CAIR-CA’s 2021 Muslim Youth Live has wrapped up! In this year’s program, the sessions covered a variety of topics including career guidance, how to combat racism, and mental health.
If you missed the live events, please use the links below to watch the full sessions! Below are some highlights and key learnings from the incredible speakers.
- Relationships are a source of power, so be intentional in your relationships.
- A mentor should be someone that inspires and motivates you to reach your goals.
- Adversity is a chance to rise to an occasion.
- Internalized white supremacy can lead to certain tropes, which American Muslims can fall into, such as: “We don’t really belong here” or “the Good Muslim vs. Bad Muslim” rhetoric which further segregates our communities.
- Our goal as Muslims is to have a fully integrated self — where it’s not just trying to connect with only your affinity group, but for us to be together as a community and address the oppression that we collectively experience.
- True solidarity is showing up for each other in real ways, meaning there is a shared interest because it’s for the benefit of everyone.
- Have faith so that rock bottom can be the very foundation on which you build your new life.
- Passion alone is not enough; you must be hungry for the passion that keeps you going.
- With support of your community and your resilience, you will overcome any obstacles that come your way.
- As Muslims, we are commanded to seek justice for workers. We are commanded to promote the good and forbid the evil. And because of this, a Muslim by default is an activist.
- The Prophet Muhammad (peace and blessings be upon him) said, “Give to the worker his wages before his sweat dries” (Ibn Majah).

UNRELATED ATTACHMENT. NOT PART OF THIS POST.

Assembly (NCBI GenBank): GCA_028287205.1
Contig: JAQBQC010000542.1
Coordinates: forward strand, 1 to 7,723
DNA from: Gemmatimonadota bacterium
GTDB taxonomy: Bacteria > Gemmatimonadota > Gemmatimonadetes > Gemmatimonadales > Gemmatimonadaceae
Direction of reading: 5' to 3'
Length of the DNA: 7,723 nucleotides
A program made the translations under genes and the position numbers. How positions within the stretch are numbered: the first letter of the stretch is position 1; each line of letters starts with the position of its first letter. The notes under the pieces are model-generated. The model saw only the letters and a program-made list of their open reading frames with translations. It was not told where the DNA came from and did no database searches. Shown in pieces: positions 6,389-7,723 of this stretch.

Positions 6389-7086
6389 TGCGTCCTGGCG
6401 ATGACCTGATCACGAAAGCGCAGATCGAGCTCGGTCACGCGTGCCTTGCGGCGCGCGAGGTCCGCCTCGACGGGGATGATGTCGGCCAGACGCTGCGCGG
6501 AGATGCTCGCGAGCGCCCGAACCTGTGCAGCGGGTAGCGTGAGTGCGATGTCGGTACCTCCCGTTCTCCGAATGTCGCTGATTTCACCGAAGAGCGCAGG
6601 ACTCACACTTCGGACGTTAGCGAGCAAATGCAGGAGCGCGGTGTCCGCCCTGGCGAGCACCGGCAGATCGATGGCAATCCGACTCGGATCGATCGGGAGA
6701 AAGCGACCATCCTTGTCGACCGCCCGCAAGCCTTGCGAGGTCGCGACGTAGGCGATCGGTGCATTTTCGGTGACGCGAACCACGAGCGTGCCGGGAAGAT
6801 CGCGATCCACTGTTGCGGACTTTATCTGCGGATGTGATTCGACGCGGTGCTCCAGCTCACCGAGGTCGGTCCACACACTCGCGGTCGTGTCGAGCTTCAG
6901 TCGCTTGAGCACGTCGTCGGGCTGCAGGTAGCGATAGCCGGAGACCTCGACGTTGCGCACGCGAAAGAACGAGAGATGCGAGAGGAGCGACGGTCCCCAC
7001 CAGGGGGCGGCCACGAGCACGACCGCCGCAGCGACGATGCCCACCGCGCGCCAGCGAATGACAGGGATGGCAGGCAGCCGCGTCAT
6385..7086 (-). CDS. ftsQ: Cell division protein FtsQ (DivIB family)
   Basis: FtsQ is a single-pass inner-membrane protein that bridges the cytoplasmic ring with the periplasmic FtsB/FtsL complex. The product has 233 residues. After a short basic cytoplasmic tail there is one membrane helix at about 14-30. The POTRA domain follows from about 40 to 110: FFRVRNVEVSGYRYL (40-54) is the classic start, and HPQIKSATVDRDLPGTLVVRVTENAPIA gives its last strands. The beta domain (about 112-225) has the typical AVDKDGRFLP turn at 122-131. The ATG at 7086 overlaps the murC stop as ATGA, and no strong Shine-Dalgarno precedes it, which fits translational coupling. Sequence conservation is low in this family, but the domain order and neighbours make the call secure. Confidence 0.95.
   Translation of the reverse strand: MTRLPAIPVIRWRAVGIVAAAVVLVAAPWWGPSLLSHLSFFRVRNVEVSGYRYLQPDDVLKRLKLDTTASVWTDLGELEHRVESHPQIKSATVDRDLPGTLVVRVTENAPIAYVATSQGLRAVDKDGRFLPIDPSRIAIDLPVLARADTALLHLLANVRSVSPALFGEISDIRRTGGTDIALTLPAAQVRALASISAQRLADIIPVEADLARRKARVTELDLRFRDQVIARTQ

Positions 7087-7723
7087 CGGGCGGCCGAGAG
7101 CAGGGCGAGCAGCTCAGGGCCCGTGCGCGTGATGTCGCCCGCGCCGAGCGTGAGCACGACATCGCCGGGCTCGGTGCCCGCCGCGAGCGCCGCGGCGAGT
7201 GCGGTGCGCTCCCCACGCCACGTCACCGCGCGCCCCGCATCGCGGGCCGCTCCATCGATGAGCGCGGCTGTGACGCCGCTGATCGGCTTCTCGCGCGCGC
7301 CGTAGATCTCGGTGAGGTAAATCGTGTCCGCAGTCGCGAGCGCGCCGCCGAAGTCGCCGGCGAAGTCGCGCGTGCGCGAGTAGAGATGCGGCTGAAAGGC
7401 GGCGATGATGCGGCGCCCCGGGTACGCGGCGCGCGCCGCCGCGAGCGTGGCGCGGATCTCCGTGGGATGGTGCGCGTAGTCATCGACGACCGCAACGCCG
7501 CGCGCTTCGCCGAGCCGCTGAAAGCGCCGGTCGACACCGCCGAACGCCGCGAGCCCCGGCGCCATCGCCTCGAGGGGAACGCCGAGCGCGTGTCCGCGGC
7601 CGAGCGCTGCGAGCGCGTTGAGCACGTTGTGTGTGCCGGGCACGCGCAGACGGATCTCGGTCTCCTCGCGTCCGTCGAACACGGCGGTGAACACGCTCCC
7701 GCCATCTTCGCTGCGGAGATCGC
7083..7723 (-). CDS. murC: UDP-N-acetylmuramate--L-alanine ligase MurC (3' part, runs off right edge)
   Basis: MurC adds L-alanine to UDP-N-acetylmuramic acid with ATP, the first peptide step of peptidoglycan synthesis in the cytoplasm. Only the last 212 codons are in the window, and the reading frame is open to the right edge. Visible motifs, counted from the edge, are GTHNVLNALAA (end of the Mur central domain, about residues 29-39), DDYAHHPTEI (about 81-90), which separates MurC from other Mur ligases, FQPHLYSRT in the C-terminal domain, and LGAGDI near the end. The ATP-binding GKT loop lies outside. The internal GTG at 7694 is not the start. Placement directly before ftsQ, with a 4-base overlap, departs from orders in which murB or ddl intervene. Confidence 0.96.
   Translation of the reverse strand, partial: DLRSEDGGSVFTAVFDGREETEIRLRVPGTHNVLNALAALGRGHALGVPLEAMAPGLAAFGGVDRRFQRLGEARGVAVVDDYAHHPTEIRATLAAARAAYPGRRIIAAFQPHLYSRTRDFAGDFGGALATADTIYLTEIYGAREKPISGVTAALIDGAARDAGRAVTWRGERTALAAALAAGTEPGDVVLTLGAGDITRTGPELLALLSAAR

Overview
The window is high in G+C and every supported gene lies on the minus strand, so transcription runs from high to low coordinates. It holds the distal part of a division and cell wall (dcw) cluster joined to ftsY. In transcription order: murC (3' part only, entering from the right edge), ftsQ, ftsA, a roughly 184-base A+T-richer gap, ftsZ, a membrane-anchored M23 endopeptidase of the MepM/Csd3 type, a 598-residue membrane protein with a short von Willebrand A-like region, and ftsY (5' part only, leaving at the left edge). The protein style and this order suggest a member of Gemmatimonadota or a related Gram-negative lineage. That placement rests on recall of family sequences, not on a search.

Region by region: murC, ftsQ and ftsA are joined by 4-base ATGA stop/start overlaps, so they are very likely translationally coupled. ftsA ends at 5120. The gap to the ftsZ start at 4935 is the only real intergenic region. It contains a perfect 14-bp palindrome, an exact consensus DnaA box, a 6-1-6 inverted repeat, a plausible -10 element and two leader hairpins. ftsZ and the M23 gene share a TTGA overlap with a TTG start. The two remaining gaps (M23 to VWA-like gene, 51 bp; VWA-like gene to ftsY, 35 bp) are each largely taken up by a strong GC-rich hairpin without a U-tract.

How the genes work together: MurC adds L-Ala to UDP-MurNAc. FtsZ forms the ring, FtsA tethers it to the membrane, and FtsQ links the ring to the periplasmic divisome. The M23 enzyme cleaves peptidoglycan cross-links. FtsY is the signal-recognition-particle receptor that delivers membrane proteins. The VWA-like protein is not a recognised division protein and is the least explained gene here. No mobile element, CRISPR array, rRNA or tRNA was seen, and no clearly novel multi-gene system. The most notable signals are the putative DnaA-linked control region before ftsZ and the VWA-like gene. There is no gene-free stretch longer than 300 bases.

- There are four economic justice campaigns: fair wages for all, health and safety at the workplace, the right to organize, and immigration and racial justice.
- Given the climate crisis and the culture of over-hoarding wealth and resources, our Islamic ethics forbids us to engage in such unhealthy tactics.
- Allah has entrusted mankind as the Khalifas (custodians) of the land; therefore, we are responsible for taking care of the natural world including plants, animals, humans.
- Through the teachings and examples of our Prophet (peace and blessings be upon him) we are strong advocates of environmental justice by building an inter-generational action items that encourage a fluent relationship between the natural world, the human world, and the spiritual world.
- “Thinking, Feeling, and Behavior” are three intertwined domains that can help provide a reflection of how an individual can be doing from a mental health perspective.
- You are gifted with something that is different than anyone else.
- Tawwakul means having a goal and taking action towards that goal, all while leaning on God for His guidance.
- Our Muslim identity in the current role as elected officials impacts the policies we create and the issues we advocate for because we want to make sure it is an inclusive space where anyone can have a seat at the table.
- Having a seat at the table looks different; it comes with separate roles and one can participate through various channels such as community service, being appointed to commissions, membership with the chamber of commerce, and running for office.
- During and after a campaign, navigating Islamophobia, whether it’s a micro-aggression or internalized bias, is a challenge for Muslim officials.
Thank you for tuning in to Muslim Youth Live! We hope the conversations held helped in expanding your horizons on the many ways we can challenge injustice. We wanted to give you one parting gift as we closed out MYL to continue the conversation; the MYL Resource Packet, a comprehensive session by session break down of key takeaways, action items, and resources to reflect on, work on, and learn more!